Going into Deep Blue, I had never read another mermaid book before, so I was quite excited. I enjoy the mythology surrounding mermaids and sirens, and from the prologue I could tell that this would be full of it - because chants, italicised foreign language, and names with accents all over the place can't mean anything else.

However, I found that when the story started it was... boring. And confusing, and childish. It took a lot for me to get through the all the obvious explanations and weird names for things (I usually don't have any problems with this element of fantasy - I've read Game of Thrones, for christ's sake). All I can say is, at least there's a glossary.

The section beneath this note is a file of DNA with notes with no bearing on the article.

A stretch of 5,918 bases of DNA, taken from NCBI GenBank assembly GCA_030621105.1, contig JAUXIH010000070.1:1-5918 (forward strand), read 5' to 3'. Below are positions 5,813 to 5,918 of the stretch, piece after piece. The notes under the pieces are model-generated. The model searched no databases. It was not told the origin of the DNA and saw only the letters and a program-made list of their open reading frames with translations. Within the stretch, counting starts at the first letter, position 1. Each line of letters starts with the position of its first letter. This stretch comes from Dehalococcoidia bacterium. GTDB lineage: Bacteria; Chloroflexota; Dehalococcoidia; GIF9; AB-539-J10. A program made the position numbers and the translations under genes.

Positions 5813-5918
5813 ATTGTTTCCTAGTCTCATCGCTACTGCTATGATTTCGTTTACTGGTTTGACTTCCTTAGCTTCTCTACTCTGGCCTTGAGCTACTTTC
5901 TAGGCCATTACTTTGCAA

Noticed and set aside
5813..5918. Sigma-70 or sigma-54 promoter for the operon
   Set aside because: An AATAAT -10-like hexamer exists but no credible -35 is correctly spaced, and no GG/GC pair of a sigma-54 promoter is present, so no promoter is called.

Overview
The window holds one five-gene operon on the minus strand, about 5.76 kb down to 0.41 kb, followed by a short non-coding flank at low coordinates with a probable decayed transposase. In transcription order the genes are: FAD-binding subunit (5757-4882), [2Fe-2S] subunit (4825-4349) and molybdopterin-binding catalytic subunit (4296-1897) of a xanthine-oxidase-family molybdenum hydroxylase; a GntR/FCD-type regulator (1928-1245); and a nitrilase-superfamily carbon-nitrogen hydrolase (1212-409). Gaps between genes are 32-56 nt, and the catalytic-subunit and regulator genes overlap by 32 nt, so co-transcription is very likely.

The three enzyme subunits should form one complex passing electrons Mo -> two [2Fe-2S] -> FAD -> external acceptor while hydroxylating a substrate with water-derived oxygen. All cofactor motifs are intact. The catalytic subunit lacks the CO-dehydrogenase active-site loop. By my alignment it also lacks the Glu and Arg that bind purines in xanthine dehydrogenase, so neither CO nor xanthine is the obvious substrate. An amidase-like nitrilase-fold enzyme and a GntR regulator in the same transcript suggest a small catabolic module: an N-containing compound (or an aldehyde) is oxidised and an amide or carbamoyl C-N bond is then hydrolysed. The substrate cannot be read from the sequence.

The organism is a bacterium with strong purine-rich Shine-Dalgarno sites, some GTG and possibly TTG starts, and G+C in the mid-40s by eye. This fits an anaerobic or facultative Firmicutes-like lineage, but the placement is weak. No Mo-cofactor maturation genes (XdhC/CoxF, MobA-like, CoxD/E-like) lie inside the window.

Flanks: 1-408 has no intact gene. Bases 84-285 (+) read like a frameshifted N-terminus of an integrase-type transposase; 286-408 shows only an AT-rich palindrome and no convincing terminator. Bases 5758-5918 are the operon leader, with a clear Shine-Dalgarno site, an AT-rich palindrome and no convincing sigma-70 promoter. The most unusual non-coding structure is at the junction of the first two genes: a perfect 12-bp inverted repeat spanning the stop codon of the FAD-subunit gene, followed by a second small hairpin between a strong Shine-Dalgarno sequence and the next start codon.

Despite the confusion and annoyance I felt whilst reading, I do have to admit that a lot of thought and time has been put into creating such a complex world, for children and teens, no less. And the fact that this is the first in a series is admirable, too. There aren't many fantasy series for younger readers with this amount of depth, so kudos to Donnelly for giving it a shot.

After the initial introductions to things, the story did start to pick up. I enjoyed the action after Sera's Dokimi, and I can see how it started to set things up for later in the story, and maybe even the next book. The slow start and fairy tale-esque descriptions at the beginning masked what I found to be quite a good book. It was full of mermaid myth, a rich and detailed world, goo dialogue, and interesting characters. I understand why things got off on the wrong foot - things have to be established somehow - but I don't think I can forgive it for pulling the rest of the story down with it.

I will be continuing on with the Waterfire Saga, but I can't see it becoming one of my favourite series.